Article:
The company operates in Australia, New Zealand, and Ireland. Humm is a relatively new effort by FlexiGroup to compete in the BNPL space, with its no interest ever offer. The company’s interest free program is credit card based.

FlexiGroup claims to be Australia’s original buy now pay later provide with the newly constituted Humm platform getting 17% BNPL market share in Australia, serving over one million Aussie consumers at more than 13,000 seller or e-commerce locations.

The company’s Half Year 2019 results showed solid gains in both transaction volumes – up 19% — with a 9% increase in retail partners and a 17% increase in new customers. However, net profit dropped 22% attributable to a one-off impairment.

Zip Co changed its name from Zip Money back in 2017. It currently offers multiple payment solutions for its retail partners and consumers, including zip Pay, zip Money, and Pocketbook.

Zip Pay is interest free, for purchases under $1,000, with a $6 per month fee while zip Money offers 3 months interest free on purchases over $1,000 with promotional offers from 6 to 48 months and the standard $6 per month fee. Consumers apply for a zip account to use the platform. Pocketbook is a mobile app for budgeting and tracking spending.

The company’s Half Year 2019 results were hailed as “ground-gaining” on industry leader Afterpay, with Zip Co posting a 114% revenue increase and a 100% transaction volume increase. In addition, the company halved its losses, posting a$6.8 million-dollar loss compared to a prior loss of $14.6 million.

Afterpay Touch Group is the result of a 2017 merger between Afterpay and the Touch Group. The company has two major platforms, Pay Later and Pay Now.

Pay Later is a BNPL platform for consumers that breaks payments into four installments, with fees assessed only for late payments. The purchase limit is dependent on information in the consumer profile taken at the opening of an Afterpay account and on purchase and repayment history. Account approval is done online, with the company claiming instant approval. The platform is available in select retail outlets, online, and via a mobile app.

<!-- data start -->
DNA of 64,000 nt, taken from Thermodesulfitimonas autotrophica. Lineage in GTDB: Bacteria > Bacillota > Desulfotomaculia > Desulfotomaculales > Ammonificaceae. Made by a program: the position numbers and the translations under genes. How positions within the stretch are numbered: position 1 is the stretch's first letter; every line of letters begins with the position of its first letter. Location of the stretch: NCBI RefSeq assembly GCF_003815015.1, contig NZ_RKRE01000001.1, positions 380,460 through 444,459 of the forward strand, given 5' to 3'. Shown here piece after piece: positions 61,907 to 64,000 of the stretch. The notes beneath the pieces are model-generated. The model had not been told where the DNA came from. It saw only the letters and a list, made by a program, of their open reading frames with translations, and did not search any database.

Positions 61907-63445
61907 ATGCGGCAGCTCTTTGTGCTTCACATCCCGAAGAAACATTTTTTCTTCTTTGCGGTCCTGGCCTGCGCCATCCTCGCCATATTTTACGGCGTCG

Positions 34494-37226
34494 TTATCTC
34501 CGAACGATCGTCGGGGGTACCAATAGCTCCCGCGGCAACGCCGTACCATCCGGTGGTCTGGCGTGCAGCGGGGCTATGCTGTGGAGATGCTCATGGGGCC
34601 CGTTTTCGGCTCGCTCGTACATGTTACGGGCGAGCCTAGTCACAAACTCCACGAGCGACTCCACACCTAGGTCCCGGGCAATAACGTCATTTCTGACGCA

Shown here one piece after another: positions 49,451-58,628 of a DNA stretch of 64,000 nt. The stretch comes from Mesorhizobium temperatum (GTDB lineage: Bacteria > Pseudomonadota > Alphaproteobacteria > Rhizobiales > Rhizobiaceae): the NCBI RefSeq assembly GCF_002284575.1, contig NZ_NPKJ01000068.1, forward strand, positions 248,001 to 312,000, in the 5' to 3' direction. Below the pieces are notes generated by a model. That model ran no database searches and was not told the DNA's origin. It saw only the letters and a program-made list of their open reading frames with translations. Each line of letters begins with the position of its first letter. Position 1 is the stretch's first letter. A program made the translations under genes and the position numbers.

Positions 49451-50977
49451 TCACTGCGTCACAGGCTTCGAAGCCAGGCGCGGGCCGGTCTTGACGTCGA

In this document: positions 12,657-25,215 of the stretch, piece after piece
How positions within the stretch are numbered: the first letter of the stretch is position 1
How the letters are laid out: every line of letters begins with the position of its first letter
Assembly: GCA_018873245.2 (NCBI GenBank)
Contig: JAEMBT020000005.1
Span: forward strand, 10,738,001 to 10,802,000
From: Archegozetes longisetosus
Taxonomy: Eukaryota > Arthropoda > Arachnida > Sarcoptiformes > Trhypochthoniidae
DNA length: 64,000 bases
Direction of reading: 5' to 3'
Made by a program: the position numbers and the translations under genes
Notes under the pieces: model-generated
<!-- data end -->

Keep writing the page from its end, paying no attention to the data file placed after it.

The Pay Now platform –Touch – “comprises innovative digital payment businesses servicing major consumer-facing organisations in the telecommunications, health and convenience retail sectors in Australia and overseas,” according to the company’s website.

Afterpay entered the US market in May of 2018 and according to the Half Year 2019 results is operating at a loss in that market. Afterpay has plans to launch in the UK in the second half of 2019. Although the company still posted a loss for the Half Year; it was 32% improved over the previous year. Other growth metrics were solid, with underlying sales up 147%, active customers up 118% and retail merchants using the platform up 101%.

In June of 2019 the company completed a successful institutional placement, raising over $317 million dollars to fund its aggressive expansion plans.

In what some investors may see as a troubling sign, the stock price dropped close to 10% on 28 June when Visa announced its intention to enter the BNPL space.

In its first month of trading on the ASX, Israeli-based BNPL provider Splitit (SPT) caught fire before cooling off.

A possible explanation is the company’s agonisingly slow growth rate, adding a paltry 72 retailers at the close of the Q2, a meager improvement over the 57 new retailers added in Q1.

The company’s platform relies on existing credit cards, allowing customers to “split” their payments into a maximum of 36 installments. Consumers can keep what they buy for 90 days before paying in full or initiating an installment repayment plan. Purchases up to $400 can be charged to a Debit Card, with three monthly payments. Higher purchases can be split across multiple credit cards.

Although Split offers attractive features not found in other platforms, the company’s pre-IPO financial performance was abysmal at best, which should have been obvious to investors not blinded by BNPL fever. For the year ending 2018 the company generated revenues of approximately USD$790,000 while posting a loss of USD$4.6 million, up from a 2017 loss of $3.4 million. Interested investors would do well to monitor the company’s operating expenses, decimating gross profit.

The Sezzle platform is a short-term interest free installment plan for consumers, with the company generating revenue from merchant fees, typical of all BNPL providers. The company targets younger consumers who may have difficulty obtaining traditional credit offerings.

The company entered the ASX with a strong balance sheet, with assets of USD$38.5 million and liabilities of USD$7.3 million. The IPO prospectus states the company grew merchant sales from USD$1.6 million at the close of Q1 2018 to USD$28.3 million for Q1 of 2019. Customers using the Sezzle platform have increased more than 4,300% from January of 2018 to the close of Q1 2019.

The Prospectus also notes Sezzle “has a competitive advantage in being one of the first to provide an interest-free, ‘buy now, pay later’ service to the US and Canadian online retail market.”